Course Unit Page

Academic Year 2022/2023

Learning outcomes

The student has an in-depth knowledge of the strategies, techniques, methods and professional tools used for the localization of videogames, IT products and web contents; s/he is able to apply them in the adaptation of complex digital applications, which include different genres and text types, between English and Italian, in compliance with media accessibility requirements; s/he knows and is able to apply the fundamental techniques for information mining, editing and revision of texts, including an adequate assessment of the linguistic quality of the localized videogame, IT product or web content as a whole.

Course contents

The Gameloc course will introduce the fundamentals of games and l10n, starting from an analysis of the industry itself and then focusing on the actual translation process. The basic elements of game localization (development, audio, text, QA) will be thoroughly analyzed before delving into what makes gameloc different from other translation practices. We will study such peculiarities, with regard to both content and form, using texts taken from real games and localization projects. Some examples of the topics we will tackle during the course:

  • Text types in localization (script, OST, non-game)
  • Technical language (variables and placeholders)
  • Character limitations
  • How to communicate with the client through Q&As
  • Glossaries and instructions
  • CAT tools and key features

The current Italian and international situation with reference to the most wanted job titles in the Gameloc sector will be also discussed in the final part of the course.


Bernal-Merino, M. (2006), "On the Translation of Video Games" (online)

Bernal-Merino, M. (2007) “Localization and the Cultural Concept of Play” (online)

Bernal-Merino, M. (2007) "Challenges in the translation of video games" (online)

Bernal-Merino, M. (2017), Translation and Localisation in Video Games: Making Entertainment Software Global, Routledge; 1st edition

Brown-Hoekstra, Katherine (2017), The Language of Localization, XML Press

Esselink, B. (2000) A Practical Guide to Localization. John Benjamins Publishing Co

Mangiron, C.; O'Hagan, M (2013) Game Localization: Translating for the global digital entertainment industry, John Benjamins Publishing Co

Mangiron, C. (2006) "Video games Localisation: Posing new challenges to the translator" (online)

Mangiron, C.; O'Hagan, M (2007) Game Localisation: Unleashing Imagination with 'Restricted' Translation, The Journal of Specialised Translation, issue 6: 10-21.

Maxwell Chandler, H. (2005), The Game Localization Handbook, Jones & Bartlett Learning - 2nd edition

Teaching methods

Lessons will be run as regular taught classes, including theoretical introductions and practical analysis of texts from recently published video games (both indie and AAA titles). We will carry out, discuss and examine translations during class. We will also simulate other real working situations, such as glossary creation and Q&A management. Whenever possible, CAT will be used as working tools.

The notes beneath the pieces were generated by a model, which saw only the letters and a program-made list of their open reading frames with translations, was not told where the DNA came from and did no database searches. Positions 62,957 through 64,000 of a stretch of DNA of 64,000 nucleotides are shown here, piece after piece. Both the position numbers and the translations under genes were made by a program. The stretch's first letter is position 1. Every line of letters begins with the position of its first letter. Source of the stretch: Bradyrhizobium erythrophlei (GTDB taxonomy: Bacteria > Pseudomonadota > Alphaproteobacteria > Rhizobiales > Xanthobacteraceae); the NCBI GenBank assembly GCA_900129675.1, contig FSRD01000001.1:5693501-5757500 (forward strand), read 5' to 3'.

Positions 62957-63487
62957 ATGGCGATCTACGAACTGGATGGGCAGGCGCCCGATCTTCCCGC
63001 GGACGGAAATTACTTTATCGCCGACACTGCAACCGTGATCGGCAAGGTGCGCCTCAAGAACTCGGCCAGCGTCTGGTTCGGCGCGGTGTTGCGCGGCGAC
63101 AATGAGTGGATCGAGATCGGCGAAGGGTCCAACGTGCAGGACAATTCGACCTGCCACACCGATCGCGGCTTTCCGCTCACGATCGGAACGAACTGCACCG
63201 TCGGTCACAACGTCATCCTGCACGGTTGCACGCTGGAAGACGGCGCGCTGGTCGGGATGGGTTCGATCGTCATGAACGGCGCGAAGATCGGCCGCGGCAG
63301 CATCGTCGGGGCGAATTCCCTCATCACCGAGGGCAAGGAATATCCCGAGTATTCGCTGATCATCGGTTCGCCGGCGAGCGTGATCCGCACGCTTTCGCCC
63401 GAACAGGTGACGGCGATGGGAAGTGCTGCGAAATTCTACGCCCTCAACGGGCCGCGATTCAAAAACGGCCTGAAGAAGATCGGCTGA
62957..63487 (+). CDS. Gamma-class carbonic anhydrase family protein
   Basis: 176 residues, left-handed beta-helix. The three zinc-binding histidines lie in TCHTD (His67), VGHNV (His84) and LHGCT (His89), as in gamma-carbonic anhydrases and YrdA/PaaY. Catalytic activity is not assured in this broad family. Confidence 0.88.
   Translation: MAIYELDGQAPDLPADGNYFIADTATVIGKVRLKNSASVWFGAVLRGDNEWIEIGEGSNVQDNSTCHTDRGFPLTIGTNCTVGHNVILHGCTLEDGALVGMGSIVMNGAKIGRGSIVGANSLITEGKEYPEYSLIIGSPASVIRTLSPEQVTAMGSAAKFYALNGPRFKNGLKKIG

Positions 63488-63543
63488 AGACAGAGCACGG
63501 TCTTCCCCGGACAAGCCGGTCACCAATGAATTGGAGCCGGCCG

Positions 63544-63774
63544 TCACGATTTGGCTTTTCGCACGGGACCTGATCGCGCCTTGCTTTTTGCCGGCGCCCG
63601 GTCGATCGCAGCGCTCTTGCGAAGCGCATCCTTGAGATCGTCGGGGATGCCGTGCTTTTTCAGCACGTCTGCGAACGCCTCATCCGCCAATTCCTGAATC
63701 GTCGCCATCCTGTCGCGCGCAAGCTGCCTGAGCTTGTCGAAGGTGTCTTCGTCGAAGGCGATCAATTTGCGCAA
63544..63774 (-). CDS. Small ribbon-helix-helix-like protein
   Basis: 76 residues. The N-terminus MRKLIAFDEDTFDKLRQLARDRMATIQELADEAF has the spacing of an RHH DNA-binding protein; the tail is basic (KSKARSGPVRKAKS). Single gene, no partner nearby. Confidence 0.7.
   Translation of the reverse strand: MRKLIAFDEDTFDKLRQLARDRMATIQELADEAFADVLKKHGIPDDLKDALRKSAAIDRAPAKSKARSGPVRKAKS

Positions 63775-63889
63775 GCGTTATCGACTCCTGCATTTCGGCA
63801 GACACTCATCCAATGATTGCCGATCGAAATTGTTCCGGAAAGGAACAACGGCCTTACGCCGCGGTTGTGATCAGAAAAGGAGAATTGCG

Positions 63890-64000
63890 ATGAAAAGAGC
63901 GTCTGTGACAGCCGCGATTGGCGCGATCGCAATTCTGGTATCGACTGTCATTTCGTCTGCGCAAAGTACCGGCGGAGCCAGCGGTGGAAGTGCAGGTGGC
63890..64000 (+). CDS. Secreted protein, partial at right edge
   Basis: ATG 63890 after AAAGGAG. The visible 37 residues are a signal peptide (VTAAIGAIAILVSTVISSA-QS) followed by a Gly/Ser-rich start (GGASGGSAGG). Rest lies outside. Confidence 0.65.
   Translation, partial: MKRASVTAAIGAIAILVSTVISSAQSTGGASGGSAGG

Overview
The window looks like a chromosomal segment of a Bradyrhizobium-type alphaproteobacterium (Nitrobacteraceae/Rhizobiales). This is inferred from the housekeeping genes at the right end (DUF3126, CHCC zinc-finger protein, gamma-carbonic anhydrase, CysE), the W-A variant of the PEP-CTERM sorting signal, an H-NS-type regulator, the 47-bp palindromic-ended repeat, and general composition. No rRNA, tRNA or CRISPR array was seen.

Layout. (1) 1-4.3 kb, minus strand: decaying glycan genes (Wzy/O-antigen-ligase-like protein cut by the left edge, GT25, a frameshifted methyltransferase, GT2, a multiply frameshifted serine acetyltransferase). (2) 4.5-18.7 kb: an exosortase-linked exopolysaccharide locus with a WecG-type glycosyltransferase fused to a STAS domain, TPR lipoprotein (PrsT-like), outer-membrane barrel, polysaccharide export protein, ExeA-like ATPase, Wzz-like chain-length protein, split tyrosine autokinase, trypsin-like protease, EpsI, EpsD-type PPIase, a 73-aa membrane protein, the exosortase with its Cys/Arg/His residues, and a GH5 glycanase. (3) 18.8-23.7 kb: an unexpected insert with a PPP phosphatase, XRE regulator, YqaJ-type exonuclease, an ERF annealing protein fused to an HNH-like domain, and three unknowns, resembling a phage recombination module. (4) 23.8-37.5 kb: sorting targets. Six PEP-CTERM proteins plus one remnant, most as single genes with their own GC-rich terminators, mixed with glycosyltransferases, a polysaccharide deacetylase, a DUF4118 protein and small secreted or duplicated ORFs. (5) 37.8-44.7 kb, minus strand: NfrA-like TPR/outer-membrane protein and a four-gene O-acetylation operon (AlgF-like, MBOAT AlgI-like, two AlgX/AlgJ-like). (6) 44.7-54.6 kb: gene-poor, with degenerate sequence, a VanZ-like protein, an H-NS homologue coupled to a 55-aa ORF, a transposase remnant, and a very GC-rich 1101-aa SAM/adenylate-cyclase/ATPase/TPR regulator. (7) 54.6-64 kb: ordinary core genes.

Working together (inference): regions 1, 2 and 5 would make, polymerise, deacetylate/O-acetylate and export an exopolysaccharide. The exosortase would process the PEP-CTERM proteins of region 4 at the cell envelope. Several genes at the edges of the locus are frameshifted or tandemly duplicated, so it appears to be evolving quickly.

As concerns the teaching methods of this course unit, all students must attend the online Modules 1, 2 on Health and Safety [https://www.unibo.it/en/services-and-opportunities/health-and-assistance/health-and-safety/online-course-on-health-and-safety-in-study-and-internship-areas].

Assessment methods

Students’ knowledge and translation skills will be assessed with a real-time translation of a string export (approx. 500 words) taken from one or more video games. Students will have 2,5 hours to complete the translation. Being texts digital only, computers and Internet connection are needed – use of CAT tools will be discussed beforehand with the students based on availability.

Game and Software localization belongs to the Translation and Media Accessibility module (together with Audiovisual Translation). The grade obtained in Software Localization will count 50%, with the other 50% coming from the Game Localization module. The two grades obtained in the two tests will in turn be averaged by 50% with the Audiovisual Translation component for the final grade of the Translation and Media Accessibility integrated module.

Grading Scale

  • 30-30L: Excellent level. The student possesses excellent localization skills, with a very high level of competence in the different formats. (S)he pays attention to the detail, including formatting, length, clarity, and usability.
  • 27-29: Above average level. The student makes only minor errors, and shows a solid command of the required technical skills and competences. (S)he shows a good compromise in aspects of formatting, length, clarity, and usability.
  • 24–26: Generally sound level. The student shows a number of shortcomings, indicating a reasonable command of the required skills and competences. (S)he takes care of at least one or two of the formatting, length, clarity, and usability aspects.
  • 21-23: Adequate level. The student shows significant shortcomings and only an adequate command of the required skills and competences. (S)he neglects the formatting, length, clarity, and usability aspects.
  • 18–20: Low level. The student only meets the minimum level required and shows a minimal command of the required skills and competences.
  • < 18 Fail: The candidate does not meet the required standard and shows a wholly inadequate command of the required skills and competences.

Teaching tools

Example texts from real games and projects (most common formats + MemoQ), exercises, audio / video references.

Office hours

See the website of Luis Alberto Barron Cedeno

See the website of Marco Locatelli